Dikembe , Slingshot Dakota, Big Eater, For Everest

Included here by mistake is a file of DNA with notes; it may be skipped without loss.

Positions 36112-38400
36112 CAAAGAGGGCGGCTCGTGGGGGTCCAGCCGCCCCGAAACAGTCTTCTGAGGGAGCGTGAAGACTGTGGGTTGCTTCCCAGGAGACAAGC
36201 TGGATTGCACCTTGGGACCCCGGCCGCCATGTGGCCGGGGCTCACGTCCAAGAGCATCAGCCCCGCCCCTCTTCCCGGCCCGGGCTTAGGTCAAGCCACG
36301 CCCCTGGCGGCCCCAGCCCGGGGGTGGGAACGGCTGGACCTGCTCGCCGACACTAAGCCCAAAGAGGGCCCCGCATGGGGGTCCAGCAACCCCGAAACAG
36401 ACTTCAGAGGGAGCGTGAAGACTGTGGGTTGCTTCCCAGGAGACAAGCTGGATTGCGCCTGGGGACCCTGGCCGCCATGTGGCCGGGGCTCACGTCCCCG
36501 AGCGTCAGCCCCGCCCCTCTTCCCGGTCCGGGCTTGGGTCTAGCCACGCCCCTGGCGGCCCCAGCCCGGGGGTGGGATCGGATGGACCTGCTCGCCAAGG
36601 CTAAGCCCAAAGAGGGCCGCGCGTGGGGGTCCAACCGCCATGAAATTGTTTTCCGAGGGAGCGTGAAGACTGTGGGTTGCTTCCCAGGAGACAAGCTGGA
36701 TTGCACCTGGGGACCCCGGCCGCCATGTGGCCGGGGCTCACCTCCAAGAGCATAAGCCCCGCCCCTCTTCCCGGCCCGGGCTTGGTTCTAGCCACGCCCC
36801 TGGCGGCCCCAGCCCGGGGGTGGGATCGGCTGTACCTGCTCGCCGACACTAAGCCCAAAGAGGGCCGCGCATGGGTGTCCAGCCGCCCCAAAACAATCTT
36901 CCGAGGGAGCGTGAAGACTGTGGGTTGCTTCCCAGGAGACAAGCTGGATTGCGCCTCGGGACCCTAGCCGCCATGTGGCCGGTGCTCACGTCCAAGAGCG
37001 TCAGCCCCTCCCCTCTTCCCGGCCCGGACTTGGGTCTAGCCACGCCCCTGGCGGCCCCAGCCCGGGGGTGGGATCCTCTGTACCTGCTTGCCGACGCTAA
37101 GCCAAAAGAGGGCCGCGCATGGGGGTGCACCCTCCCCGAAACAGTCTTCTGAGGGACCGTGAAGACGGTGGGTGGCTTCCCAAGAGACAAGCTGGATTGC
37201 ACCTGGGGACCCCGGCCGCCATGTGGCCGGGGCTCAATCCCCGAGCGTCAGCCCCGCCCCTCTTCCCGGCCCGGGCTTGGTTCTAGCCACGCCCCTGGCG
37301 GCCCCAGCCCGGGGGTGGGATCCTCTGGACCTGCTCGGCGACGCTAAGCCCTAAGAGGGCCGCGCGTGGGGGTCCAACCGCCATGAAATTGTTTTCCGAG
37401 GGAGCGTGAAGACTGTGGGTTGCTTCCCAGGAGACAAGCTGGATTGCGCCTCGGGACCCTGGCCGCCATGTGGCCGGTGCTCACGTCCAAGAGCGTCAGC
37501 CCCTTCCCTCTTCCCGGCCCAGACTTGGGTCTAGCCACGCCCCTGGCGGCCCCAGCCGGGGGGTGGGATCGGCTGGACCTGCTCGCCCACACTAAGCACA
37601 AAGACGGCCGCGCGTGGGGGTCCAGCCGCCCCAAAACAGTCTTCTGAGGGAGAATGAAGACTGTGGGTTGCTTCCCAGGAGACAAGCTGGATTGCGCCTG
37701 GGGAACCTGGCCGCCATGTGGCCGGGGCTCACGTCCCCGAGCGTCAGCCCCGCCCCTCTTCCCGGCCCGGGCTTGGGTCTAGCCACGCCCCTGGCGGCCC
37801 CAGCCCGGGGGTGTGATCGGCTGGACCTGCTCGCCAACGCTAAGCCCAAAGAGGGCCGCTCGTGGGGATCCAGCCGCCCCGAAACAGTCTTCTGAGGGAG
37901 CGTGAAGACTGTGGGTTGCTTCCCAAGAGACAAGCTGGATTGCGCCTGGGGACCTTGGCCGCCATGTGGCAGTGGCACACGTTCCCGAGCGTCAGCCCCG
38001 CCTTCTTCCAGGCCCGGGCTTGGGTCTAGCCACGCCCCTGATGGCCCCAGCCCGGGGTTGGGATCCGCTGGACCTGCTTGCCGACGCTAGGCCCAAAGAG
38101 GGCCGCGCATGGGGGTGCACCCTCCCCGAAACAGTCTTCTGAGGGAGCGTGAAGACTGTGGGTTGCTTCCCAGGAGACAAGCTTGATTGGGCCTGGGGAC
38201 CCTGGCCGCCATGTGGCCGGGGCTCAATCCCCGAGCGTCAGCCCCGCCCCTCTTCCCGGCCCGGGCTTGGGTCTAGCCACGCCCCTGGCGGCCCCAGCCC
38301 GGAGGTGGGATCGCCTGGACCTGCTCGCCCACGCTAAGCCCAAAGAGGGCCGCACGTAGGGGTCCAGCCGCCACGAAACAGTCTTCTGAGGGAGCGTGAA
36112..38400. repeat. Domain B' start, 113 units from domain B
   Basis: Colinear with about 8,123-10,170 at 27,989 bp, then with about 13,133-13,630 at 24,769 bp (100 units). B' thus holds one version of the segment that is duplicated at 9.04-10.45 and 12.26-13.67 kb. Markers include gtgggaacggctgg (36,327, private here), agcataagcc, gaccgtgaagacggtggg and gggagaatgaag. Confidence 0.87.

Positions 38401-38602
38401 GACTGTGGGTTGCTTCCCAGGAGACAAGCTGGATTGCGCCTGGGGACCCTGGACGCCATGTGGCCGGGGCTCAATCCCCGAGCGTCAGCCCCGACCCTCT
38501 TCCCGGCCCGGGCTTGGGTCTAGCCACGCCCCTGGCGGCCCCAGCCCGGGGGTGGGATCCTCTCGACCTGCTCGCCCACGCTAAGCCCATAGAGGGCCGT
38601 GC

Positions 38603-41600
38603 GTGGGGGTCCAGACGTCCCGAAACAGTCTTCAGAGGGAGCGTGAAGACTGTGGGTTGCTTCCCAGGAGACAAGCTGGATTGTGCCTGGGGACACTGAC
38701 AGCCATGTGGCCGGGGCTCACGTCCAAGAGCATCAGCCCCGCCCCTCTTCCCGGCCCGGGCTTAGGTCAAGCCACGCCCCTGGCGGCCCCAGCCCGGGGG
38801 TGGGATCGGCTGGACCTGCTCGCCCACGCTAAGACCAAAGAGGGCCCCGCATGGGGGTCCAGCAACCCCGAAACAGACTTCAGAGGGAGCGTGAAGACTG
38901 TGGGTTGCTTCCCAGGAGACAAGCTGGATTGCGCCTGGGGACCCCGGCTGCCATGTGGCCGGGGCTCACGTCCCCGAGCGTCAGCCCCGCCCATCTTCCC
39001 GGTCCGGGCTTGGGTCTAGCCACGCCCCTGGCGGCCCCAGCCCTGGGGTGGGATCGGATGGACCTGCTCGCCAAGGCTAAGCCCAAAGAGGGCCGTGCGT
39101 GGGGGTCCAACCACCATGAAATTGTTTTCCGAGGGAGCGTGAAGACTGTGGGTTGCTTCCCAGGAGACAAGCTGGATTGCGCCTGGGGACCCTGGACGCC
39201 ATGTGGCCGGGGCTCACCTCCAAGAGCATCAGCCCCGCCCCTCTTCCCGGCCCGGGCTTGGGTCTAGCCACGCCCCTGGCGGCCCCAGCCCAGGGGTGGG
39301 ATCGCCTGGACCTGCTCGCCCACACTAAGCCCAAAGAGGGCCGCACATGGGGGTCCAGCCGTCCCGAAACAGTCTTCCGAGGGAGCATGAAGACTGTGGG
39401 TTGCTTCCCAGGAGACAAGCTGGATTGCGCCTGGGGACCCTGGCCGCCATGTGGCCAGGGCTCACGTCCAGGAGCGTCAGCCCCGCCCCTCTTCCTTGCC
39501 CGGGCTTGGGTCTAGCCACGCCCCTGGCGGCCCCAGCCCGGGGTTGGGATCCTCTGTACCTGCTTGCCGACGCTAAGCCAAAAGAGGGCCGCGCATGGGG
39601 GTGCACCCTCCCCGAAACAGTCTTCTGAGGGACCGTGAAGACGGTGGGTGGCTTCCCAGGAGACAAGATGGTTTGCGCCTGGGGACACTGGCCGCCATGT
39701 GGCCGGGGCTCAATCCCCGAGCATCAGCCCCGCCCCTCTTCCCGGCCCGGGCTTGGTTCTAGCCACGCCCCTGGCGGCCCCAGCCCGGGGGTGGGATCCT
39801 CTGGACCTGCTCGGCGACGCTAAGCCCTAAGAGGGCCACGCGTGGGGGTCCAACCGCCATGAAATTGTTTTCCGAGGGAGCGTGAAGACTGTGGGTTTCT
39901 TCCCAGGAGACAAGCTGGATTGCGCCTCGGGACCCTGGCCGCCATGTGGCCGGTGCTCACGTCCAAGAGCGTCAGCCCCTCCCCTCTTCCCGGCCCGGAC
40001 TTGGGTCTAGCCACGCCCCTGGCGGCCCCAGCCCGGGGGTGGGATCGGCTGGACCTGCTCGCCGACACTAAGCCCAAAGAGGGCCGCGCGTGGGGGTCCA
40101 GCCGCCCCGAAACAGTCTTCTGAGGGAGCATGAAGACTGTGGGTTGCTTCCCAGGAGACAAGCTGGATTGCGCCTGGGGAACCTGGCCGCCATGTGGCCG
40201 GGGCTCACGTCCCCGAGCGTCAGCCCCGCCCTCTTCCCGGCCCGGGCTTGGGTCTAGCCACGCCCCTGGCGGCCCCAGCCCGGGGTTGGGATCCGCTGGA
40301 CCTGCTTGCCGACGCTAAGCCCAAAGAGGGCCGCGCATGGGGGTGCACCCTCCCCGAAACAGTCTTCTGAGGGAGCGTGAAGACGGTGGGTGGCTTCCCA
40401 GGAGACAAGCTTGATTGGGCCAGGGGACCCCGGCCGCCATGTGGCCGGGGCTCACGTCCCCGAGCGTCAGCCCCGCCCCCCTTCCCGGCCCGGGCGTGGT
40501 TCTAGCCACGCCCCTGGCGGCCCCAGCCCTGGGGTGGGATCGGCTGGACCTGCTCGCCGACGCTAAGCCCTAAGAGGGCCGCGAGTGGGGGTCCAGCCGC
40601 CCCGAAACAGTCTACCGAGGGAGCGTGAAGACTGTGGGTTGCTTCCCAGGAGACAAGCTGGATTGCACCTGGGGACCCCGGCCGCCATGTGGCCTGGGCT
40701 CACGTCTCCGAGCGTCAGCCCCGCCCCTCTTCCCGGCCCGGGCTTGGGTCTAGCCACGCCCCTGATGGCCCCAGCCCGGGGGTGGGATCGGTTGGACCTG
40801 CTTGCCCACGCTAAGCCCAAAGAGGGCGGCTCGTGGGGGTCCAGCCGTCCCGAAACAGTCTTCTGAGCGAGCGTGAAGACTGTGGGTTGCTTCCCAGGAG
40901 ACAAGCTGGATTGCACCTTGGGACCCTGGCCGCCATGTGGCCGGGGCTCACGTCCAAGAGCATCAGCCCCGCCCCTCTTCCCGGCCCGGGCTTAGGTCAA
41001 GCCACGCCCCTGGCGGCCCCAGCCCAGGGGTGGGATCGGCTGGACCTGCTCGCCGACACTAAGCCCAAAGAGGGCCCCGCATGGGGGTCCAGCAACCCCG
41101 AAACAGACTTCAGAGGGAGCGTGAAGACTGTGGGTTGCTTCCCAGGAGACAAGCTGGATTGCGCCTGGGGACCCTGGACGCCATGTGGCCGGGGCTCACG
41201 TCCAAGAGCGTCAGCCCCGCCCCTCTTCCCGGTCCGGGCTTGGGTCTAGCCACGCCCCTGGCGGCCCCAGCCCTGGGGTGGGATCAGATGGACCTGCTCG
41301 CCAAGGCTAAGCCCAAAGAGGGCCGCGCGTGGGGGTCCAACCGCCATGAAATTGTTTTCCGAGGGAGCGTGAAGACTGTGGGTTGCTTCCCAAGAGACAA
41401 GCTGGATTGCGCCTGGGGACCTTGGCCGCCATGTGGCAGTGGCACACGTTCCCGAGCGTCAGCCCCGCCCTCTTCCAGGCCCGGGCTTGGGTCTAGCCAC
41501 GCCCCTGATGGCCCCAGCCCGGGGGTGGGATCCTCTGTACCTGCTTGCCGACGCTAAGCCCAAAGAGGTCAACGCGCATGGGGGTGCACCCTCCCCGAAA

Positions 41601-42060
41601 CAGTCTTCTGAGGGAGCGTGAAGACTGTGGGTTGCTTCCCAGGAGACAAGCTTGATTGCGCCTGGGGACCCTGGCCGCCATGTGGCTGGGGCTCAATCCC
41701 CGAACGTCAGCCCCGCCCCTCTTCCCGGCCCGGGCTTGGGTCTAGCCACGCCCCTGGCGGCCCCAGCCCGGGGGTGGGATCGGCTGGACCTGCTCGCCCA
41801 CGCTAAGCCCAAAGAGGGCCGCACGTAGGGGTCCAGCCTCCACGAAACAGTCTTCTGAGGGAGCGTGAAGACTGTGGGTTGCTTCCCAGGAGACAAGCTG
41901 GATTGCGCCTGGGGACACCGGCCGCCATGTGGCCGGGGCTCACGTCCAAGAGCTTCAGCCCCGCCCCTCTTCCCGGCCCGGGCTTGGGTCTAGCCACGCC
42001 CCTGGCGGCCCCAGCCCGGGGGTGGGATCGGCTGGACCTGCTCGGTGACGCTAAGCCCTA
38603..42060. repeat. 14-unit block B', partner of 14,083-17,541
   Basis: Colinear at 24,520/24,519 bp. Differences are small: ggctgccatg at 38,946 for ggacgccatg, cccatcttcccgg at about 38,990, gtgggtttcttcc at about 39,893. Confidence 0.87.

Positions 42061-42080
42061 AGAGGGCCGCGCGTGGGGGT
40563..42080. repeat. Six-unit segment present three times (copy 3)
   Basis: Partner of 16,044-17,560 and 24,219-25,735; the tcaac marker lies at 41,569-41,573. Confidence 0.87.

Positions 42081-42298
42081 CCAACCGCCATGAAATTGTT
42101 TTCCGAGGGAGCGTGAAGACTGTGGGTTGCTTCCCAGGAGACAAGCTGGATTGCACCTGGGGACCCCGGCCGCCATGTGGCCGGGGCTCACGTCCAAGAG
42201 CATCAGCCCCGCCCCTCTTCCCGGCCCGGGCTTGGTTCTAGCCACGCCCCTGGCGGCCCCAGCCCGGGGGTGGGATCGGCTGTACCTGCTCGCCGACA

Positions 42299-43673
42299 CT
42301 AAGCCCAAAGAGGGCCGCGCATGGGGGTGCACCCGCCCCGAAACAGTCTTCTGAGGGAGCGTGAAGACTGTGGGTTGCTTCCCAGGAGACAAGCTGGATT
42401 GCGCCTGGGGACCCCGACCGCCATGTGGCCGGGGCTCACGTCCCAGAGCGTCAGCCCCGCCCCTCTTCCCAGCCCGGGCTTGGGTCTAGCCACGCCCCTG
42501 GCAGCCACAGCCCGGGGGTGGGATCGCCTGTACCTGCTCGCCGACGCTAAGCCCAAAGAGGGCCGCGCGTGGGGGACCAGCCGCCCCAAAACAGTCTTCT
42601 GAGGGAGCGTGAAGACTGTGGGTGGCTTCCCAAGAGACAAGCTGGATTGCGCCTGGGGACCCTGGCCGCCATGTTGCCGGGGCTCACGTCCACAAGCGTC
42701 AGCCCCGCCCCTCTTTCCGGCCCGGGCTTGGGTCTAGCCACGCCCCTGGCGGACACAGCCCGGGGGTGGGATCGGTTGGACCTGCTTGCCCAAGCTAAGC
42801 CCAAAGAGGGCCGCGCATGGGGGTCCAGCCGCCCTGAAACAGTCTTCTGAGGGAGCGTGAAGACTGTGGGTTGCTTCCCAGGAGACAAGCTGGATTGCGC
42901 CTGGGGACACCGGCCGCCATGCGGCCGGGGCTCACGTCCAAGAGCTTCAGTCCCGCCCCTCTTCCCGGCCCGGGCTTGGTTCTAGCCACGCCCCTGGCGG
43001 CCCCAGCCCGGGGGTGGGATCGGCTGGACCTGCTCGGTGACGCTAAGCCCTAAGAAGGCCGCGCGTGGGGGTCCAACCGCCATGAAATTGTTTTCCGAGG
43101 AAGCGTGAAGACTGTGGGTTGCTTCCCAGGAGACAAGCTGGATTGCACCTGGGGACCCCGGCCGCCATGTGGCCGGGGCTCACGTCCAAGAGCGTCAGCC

There's a generations-old saying that's been used as repeatedly as the cyclicality it suggests. "Those who do not learn from history are doomed to repeat it." In the case of Gainesville's Dikembe, that "doom" is far from damning. Dikembe is a band that was founded on the ethos of DIY. Their first release 2011's Chicago Bowls was a tongue-in-cheek, self-released EP that left even the most serious of musicians reeling to match its influence. In the following years, Dikembe teamed up with the lifers at Tiny Engines Records to release their next two LPs, 2012's Broad Shoulders and 2014's Mediumship, with a handful of splits in between. Each release added to a catalogue steeping with progress the bigger it got. Now, in the pinnacle of their career, Dikembe has circled back to their roots, generally speaking. Their latest effort a 7" titled Ledge is one that members Steven Gray, Ryan Willems, David Bell, and Randy Reddell have decided to release themselves. Ledge's 4 songs shows a band that has clearly matured and come into its own, on its own. It is a spontaneous, organic, ethereal bout of indie rock that leaps as far as their decision to release it all on their own dime and conviction. Furthermore, Ledge was recorded by drummer David Bell in his own studio THE PARTY DEN OF SIN SATAN LIVES 666. The process was one that lent itself to the band's organic process. Vocalist/guitarist Steven Gray says that recording Ledge "was natural and quick. We set out to demo an LP, and we were so excited about 4 of the songs that we just wanted people to hear them." Ledge is a snapshot of a band trying new things with the same charm that forged them. Take the swirling, effected, dynamic ups and downs of "Surfed in the Loft," or the almost cabaret-style opening of the EP's lead-off "Worst in the Fury" as an example. The progress is palpable. In terms of history, cyclicality is something that is rarely ever seen as progressive. In terms of Dikembe, though, a return to form is something that is pushing the band's discography and ouvre even further past their peers. From their modest beginnings to their resolute present, Dikembe has a storied past. History will show that it can only lead to a storied future.
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